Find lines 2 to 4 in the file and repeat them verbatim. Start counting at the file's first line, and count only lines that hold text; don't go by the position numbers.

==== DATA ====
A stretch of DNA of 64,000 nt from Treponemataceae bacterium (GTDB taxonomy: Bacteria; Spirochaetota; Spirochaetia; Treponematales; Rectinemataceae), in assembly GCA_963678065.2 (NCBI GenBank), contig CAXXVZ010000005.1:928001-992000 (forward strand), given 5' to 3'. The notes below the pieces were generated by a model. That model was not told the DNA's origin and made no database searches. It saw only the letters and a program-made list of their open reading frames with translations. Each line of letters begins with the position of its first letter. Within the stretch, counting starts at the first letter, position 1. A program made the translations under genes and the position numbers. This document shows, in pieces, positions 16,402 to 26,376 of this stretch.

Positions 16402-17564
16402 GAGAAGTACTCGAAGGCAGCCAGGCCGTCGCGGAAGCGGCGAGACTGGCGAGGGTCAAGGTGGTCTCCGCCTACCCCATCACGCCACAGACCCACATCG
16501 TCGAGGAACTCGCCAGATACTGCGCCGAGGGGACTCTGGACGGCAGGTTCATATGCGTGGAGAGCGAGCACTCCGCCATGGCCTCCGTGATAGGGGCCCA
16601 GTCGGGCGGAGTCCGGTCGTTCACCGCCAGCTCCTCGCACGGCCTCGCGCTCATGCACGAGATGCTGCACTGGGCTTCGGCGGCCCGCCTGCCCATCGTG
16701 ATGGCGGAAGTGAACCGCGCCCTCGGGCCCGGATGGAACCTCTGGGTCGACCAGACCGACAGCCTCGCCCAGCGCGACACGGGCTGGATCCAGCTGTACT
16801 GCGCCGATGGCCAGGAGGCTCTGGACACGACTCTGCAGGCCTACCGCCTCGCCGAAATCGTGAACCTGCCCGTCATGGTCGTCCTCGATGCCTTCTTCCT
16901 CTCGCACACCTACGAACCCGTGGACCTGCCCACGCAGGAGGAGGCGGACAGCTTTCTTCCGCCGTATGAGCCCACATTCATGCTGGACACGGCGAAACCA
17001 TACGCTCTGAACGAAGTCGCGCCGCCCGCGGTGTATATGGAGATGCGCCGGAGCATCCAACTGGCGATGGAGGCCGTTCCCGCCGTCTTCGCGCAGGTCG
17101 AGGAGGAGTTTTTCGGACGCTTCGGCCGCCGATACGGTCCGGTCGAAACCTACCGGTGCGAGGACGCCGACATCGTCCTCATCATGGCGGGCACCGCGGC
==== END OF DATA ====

Positions 16402-17564
16402 GAGAAGTACTCGAAGGCAGCCAGGCCGTCGCGGAAGCGGCGAGACTGGCGAGGGTCAAGGTGGTCTCCGCCTACCCCATCACGCCACAGACCCACATCG
16501 TCGAGGAACTCGCCAGATACTGCGCCGAGGGGACTCTGGACGGCAGGTTCATATGCGTGGAGAGCGAGCACTCCGCCATGGCCTCCGTGATAGGGGCCCA